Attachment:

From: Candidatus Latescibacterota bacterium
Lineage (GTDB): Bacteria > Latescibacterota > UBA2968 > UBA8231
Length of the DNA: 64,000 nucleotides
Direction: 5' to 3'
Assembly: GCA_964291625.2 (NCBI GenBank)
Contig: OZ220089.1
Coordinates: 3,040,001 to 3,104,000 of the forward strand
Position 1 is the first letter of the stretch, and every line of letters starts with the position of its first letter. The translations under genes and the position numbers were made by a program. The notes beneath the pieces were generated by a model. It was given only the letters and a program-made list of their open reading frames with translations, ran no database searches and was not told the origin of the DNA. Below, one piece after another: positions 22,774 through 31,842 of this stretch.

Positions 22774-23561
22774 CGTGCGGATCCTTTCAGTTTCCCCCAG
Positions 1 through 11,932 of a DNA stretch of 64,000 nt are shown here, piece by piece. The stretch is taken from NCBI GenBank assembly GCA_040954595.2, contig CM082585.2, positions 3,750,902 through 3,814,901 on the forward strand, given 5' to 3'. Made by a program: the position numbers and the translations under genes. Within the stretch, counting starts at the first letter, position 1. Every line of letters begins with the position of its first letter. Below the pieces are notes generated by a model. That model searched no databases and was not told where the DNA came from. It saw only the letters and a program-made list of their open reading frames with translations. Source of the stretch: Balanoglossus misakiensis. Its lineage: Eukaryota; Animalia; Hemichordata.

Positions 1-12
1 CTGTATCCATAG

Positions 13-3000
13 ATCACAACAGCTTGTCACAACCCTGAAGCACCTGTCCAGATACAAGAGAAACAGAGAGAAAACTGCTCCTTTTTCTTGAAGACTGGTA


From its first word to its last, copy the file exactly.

From: Candidatus Latescibacterota bacterium
Lineage (GTDB): Bacteria > Latescibacterota > UBA2968 > UBA8231
Length of the DNA: 64,000 nucleotides
Direction: 5' to 3'
Assembly: GCA_964291625.2 (NCBI GenBank)
Contig: OZ220089.1
Coordinates: 3,040,001 to 3,104,000 of the forward strand
Position 1 is the first letter of the stretch, and every line of letters starts with the position of its first letter. The translations under genes and the position numbers were made by a program. The notes beneath the pieces were generated by a model. It was given only the letters and a program-made list of their open reading frames with translations, ran no database searches and was not told the origin of the DNA. Below, one piece after another: positions 22,774 through 31,842 of this stretch.

Positions 22774-23561
22774 CGTGCGGATCCTTTCAGTTTCCCCCAG
Positions 1 through 11,932 of a DNA stretch of 64,000 nt are shown here, piece by piece. The stretch is taken from NCBI GenBank assembly GCA_040954595.2, contig CM082585.2, positions 3,750,902 through 3,814,901 on the forward strand, given 5' to 3'. Made by a program: the position numbers and the translations under genes. Within the stretch, counting starts at the first letter, position 1. Every line of letters begins with the position of its first letter. Below the pieces are notes generated by a model. That model searched no databases and was not told where the DNA came from. It saw only the letters and a program-made list of their open reading frames with translations. Source of the stretch: Balanoglossus misakiensis. Its lineage: Eukaryota; Animalia; Hemichordata.

Positions 1-12
1 CTGTATCCATAG

Positions 13-3000
13 ATCACAACAGCTTGTCACAACCCTGAAGCACCTGTCCAGATACAAGAGAAACAGAGAGAAAACTGCTCCTTTTTCTTGAAGACTGGTA